I can feel the way they exchange worried glances but they all seem to be unsure how to respond.
“You do have a lot on your plate,” London says. “I mean, I get that.”
“But it’s Oliver,” Mia says. “It’s not like . . .” She lets the words trail off, and
It’s Oliver. It’s not like he’s pushy. It’s not like he gets in the way.
It’s that I was getting in my own way.
“Even when you’re busy, you still check in with us every couple of days. Why does it have to be different with him?” Mia asks.
I can’t answer that. I can’t, because I don’t feel like I should have to explain to someone who is madly in love with her new husband that it’s different when you’re in love, versus checking in with girlfriends. I want to be near Oliver every second. I’m not sure I can do the dance of balance yet; I want every particle of him touching every particle of me.
“How did you deal with it when Ansel was working crazy hours back in Paris?”
She shrugs, poking at the ice in her water with a straw. “I left him alone at night to work.”
But—Jesus—how how how? I want to ask. The mystery of it makes me want to rip at my skin. If Oliver was in the room with me, or even down the street at the store but still mine, I would never get anything done. I would let Razor and Junebug and everyone else I love just fall into the cracks. I’ve proven that.
“I just feel like you’re being so hard on yourself,” London says quietly. “I feel like maybe you’re punishing yourself?”
And yes, she’s right. I am. I know we can’t stop what we’re feeling. I know that. I can see my three friends studying me like I’m a fascinating bug in a glass dish, because—at least for Harlow and Mia—they would never worry about how to balance these things. Mia’s done it before, and Harlow will just bend the world to fit the palm of her hand.
I’m not so naïve that I think this is a common thing to ask.
I want to scream out loud that I realize I’ve asked something huge of Oliver, something unreasonable even, but I’m not sure if I can apologize, either, and I know that—eventually—he’ll understand. I don’t want to lose my career. I don’t like the way I so easily let things slide the minute Oliver became my lover. I feel like I have to scrabble up this little hill and then I’ll be more grounded, more established. I’ll be better for him, and better for me.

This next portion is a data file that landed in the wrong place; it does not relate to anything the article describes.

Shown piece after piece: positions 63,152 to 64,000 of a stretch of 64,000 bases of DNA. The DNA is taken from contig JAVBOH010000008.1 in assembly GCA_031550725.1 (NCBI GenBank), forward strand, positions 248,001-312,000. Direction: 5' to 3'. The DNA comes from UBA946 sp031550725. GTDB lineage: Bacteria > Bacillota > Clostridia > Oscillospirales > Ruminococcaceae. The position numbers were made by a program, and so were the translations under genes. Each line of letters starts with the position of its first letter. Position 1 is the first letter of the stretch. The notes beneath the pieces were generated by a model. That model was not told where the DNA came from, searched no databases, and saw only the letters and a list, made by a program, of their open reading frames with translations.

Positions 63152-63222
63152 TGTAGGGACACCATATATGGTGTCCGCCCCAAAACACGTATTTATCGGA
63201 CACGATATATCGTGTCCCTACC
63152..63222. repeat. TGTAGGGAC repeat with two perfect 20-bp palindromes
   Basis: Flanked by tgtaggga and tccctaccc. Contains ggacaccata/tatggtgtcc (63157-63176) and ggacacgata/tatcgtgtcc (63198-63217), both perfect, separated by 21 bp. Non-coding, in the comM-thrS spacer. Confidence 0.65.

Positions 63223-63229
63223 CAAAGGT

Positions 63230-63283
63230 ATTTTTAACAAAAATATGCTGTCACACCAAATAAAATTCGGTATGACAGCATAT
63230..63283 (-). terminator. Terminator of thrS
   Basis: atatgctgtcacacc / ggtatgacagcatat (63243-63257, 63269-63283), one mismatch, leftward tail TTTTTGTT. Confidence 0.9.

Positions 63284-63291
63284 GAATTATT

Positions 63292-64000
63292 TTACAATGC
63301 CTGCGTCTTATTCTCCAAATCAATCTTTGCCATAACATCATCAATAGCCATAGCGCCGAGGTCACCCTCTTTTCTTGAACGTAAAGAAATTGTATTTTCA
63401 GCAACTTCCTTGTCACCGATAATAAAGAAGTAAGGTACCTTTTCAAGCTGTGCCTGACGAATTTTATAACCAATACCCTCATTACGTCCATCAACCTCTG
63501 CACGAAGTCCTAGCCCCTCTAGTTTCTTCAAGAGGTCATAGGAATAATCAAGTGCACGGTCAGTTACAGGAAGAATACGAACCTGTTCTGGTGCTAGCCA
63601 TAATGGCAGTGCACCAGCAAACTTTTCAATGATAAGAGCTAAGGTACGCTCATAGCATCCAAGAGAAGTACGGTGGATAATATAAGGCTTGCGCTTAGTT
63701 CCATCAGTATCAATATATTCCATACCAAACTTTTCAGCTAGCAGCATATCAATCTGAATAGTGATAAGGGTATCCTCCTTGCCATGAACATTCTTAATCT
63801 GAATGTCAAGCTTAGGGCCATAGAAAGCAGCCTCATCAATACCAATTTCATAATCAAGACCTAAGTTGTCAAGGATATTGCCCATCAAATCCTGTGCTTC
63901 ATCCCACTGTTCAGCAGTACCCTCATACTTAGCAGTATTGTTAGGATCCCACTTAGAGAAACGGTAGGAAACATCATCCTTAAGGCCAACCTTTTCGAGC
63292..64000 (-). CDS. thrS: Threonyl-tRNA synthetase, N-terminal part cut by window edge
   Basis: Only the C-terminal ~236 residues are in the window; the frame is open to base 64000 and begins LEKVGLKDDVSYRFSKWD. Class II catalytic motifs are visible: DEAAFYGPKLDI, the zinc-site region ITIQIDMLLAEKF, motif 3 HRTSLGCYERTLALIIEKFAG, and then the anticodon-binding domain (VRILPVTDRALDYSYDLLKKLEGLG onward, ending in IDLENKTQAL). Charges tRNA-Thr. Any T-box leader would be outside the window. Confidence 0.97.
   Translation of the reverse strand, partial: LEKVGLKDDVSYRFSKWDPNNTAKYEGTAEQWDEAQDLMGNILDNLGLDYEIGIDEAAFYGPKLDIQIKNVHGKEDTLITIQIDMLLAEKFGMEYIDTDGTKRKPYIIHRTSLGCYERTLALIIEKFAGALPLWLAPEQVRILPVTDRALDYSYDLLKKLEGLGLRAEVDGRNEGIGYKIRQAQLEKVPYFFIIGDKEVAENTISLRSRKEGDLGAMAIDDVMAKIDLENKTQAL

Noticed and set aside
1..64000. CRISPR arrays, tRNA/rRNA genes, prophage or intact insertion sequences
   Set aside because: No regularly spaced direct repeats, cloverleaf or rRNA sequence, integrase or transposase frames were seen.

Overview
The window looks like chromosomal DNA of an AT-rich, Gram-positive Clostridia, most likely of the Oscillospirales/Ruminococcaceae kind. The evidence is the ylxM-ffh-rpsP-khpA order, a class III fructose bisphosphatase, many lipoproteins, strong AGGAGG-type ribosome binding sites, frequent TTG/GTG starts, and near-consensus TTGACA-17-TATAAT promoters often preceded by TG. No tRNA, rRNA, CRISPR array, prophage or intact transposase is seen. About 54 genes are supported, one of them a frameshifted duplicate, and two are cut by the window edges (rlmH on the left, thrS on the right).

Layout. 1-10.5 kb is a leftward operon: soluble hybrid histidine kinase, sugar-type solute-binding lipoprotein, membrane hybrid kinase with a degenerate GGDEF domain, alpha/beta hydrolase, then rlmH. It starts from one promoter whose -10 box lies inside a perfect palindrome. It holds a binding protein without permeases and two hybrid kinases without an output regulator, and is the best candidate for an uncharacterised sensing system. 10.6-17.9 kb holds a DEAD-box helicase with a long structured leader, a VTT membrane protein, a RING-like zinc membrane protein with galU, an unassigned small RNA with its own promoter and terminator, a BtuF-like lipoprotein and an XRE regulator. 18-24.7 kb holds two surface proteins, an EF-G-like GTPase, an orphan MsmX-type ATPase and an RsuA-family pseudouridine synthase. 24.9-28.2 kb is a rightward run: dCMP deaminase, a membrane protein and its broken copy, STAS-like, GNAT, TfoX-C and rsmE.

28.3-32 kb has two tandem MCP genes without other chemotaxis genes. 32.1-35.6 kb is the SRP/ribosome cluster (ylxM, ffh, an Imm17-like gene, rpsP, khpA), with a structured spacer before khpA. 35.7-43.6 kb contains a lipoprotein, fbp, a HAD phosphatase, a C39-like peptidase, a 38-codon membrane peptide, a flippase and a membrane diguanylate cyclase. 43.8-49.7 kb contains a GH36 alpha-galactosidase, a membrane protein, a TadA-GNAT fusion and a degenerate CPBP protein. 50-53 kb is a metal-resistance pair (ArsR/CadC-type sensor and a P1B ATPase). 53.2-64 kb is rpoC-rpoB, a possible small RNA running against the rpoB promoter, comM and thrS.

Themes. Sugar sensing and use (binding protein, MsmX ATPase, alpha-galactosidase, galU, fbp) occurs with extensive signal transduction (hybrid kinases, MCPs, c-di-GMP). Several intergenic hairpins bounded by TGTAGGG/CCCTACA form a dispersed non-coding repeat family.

I pull a pen from my bag and a crumpled receipt and start drawing.
The panel shows the girl, hunched over her desk. Scraps of paper litter the floor. The desk is covered in pencil shavings.
“So you think he’s moving on?” I say, head ducked, heart slowly shredding.
Everyone pauses, and with my pen poised on paper I feel the protective egg trembling under my ribs, threatening to roll off the table and shatter. I want Oliver to be my friend. I need him to be my friend, because I love him. Am I an enormous idiot? I don’t feel like what I was asking was extreme, just some quiet, just a little bit of rewind. I don’t know how I’ll deal with it if I hear that things are really done.
“I mean last night he was pretty mad,” Mia says with a little shrug. “He didn’t really want to talk about it much. We spent most of the night walking around the house while Ansel and Oliver planned what renovations they could do themselves.”
Normally, he would have called me afterward to share all of this. No, normally, I would have gone with him. I’ve been Oliver’s default plus-one for months, and he’s been mine. Now, not only do I not get sex with him, I don’t even get phone calls.
“Do people not do that?” I say, cupping my coffee mug. “Do people not ask to put relationships on hold even if things are good?”
“Lola, that is called breaking up,” Harlow says slowly.
“So it’s a stupid question?” I bite out, defensive at her tone.
She tilts her eyes quickly to the ceiling, exasperated with me. “I mean, why not just tell him you’re going to have an insane week and you’ll call him when you have a free night?”
“Because it’s like my creativity shuts off when it’s an option,” I say. “I don’t want to work when I’m with him. I’ve never not wanted to work. And, sorry, but this has to come first. I built this first. I can’t just drop it because I started seeing someone and juggling the workload got hard.”
And this, right here, is when I know Harlow wants to smack me again, but she doesn’t. She just nods, and reaches across the table for my hand.
I TEXT OLIVER a simple, Hey are you okay? after breakfast, but he doesn’t reply. By the next morning I just turn off my phone so I’ll stop looking. So I’ll stop wishing.
I stay holed up in the work cave until Wednesday evening before giving in and walking down to Downtown Graffick. The path between my apartment and the storefront has seen thousands of my footprints, and standing just outside it feels oddly nostalgic. Less than a week ago I was climbing out of a town car and hurling myself into Oliver’s arms. Now I feel queasy imagining walking in and acting like everything is normal.
Over the last two days, I’ve started to feel like maybe I am the biggest idiot on the planet.
Maybe it doesn’t help to remove temptation. Maybe it’s worse to slowly realize a pause means he’s not mine anymore.